Now, comes the treatment of this risk in multigenerational nursing staff.
New technologies, changes in health insurance coverage, increasing outpatient centers and an increased emphasis on prevention of disease are just a few of the characteristics of current practice.
The make up of nursing staff also has changed, especially in the hospital setting.
Back in the day, most nurses had similar values, practiced based on standard, established approaches to patient care, and communicated in customary ways, such as by telephone, nursing notes and face-to-face exchanges of information.
Today’s practice setting includes high-tech devices, electronic documentation and texting. It also includes a different nursing staff mix — the multigenerational team.
By Nancy J. Brent
MS, JD, RN
How risk management can improve behavior
Although not an easy “treatment,” interventions for improving communication among such staff exists.
First and foremost, using the strengths among the nursing staff cohorts is important.
Millennials, for example, are multitaskers connected through social media who are tech savvy, according to the LinkedIn blog, “8 Millennials’ Traits You Should know About Before You Hire Them.”
A millennial nurse could be responsible for several nursing care responsibilities for certain patients on his or her team and the documentation of those outcomes in the e-medical record would be a stress-free obligation.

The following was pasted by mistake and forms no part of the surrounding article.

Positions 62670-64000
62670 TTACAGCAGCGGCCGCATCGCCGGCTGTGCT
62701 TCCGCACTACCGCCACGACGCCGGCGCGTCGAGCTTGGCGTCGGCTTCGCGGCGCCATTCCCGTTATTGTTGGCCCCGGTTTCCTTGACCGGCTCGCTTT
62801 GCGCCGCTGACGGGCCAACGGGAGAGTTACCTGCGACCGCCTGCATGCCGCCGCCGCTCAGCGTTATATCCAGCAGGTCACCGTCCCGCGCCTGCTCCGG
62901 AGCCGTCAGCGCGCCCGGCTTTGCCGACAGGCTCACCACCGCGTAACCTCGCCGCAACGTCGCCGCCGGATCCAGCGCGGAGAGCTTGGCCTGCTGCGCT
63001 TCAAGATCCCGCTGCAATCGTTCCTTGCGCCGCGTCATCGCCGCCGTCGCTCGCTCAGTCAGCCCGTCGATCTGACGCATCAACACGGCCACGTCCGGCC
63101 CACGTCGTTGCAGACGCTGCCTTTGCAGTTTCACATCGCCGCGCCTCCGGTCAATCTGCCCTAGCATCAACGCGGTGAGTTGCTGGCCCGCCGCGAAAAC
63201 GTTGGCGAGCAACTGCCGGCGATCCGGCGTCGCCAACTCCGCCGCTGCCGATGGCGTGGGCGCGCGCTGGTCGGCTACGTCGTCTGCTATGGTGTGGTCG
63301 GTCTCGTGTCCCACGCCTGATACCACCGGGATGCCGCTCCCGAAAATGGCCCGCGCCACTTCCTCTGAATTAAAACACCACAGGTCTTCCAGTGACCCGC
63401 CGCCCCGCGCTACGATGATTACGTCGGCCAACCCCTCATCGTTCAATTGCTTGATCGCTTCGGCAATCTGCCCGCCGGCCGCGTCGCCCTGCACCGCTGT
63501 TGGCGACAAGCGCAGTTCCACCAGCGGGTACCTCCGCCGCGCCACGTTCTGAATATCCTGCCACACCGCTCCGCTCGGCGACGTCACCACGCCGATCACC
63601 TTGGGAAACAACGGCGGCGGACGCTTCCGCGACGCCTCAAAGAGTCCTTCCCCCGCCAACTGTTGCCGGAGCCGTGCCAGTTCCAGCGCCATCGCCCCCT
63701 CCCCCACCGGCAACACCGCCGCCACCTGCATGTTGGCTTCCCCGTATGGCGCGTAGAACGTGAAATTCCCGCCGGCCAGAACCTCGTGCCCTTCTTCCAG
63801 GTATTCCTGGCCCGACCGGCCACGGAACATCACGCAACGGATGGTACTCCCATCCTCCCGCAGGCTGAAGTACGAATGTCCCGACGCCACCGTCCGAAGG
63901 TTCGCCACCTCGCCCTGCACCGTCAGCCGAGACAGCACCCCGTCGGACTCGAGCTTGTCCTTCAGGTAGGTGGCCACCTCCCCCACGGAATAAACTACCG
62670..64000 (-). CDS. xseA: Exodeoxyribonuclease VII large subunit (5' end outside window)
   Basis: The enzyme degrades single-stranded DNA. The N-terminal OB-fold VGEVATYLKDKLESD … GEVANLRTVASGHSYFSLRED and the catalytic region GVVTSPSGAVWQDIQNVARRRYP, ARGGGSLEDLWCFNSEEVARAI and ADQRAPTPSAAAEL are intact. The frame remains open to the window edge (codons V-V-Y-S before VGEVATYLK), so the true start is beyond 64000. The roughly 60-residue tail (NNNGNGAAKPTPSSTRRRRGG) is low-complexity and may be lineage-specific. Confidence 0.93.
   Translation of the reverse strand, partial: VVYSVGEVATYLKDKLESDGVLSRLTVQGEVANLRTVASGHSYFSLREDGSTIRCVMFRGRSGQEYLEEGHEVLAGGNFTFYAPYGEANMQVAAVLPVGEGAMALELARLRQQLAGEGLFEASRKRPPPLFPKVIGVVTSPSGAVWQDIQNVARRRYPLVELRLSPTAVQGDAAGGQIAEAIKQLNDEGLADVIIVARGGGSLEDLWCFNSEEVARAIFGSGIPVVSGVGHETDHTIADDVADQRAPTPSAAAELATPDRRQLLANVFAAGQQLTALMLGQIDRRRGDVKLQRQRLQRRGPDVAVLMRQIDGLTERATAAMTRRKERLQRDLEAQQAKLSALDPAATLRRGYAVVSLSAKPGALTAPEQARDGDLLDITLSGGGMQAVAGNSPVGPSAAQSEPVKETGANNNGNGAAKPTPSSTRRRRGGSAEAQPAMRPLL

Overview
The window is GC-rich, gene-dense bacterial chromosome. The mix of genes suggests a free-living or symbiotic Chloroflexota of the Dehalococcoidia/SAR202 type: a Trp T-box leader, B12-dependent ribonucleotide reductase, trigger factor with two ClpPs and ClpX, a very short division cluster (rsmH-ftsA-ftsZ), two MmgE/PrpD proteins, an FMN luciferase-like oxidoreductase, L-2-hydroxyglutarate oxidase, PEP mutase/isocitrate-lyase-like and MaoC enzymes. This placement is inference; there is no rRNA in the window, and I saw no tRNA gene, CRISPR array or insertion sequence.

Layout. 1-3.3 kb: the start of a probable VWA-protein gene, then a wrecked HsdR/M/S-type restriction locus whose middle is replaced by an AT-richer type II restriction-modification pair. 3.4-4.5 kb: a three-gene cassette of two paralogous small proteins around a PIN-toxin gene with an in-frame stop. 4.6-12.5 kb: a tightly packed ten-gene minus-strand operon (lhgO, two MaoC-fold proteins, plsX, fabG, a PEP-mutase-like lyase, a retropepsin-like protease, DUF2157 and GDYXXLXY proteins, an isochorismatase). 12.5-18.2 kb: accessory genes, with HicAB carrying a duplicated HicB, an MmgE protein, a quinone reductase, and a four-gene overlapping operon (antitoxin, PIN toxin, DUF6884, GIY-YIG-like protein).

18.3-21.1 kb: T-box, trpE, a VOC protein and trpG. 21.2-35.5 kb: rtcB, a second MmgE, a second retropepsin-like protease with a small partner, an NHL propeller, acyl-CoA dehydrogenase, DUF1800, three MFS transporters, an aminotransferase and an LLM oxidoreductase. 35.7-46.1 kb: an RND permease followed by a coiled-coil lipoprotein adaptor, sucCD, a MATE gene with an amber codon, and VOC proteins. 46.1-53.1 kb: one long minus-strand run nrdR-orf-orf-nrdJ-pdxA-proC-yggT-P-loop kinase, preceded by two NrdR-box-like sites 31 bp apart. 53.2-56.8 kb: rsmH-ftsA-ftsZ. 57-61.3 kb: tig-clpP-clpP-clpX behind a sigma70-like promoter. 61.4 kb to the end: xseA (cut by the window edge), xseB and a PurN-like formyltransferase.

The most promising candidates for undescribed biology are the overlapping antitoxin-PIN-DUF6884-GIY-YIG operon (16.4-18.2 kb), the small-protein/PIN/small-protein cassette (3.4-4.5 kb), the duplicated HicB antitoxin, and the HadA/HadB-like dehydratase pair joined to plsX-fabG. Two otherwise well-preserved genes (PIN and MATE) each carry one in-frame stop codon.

Clearly, a positive result would be competent and safe patient care and the successful communication of that care to other team members.
Millennials also are team-oriented and enjoy collaboration and building friendships with colleagues, according to the blog.
A millennial staff member may be a good pick as a team leader based on these identified traits and is someone who can easily share patient care issues with others on the team if those other team members are receptive to that sharing.
These characteristics fit well with some of the traits of the baby boomer generation.
Because baby boomers have a strong work ethic, placing a nurse in this cohort with a millennial staff member on a patient care team increases the team collaboration that can improve patient care and, thus, avoid a risk to patient safety.
Another interesting treatment for the identified risk of communication failure among multigenerational nursing staff is the concept of affirmation.
In a Canadian study of preceptorship during different multigenerational students’ clinical experience with older nursing staff, being affirmed (rewarded) by both the students and the nursing staff was identified as being very important, albeit manifested differently for each group, according to a Nursing Research and Practice article.
Although further research is indicated, applying this treatment to the practice setting as well as the educational setting may go a long way in avoiding risks to patient safety.
The last step of risk management — risk avoidance — is one that may indeed need more research.
Nurses should use the strengths of each multigenerational group and the simple, yet essential, technique of affirmation. These will go a long way in having a team that works well together and contributes to safer patient care.
How to improve multigenerational contact

How risk management can improve communication

Nursing staff of all ages must collaborate to improve patient care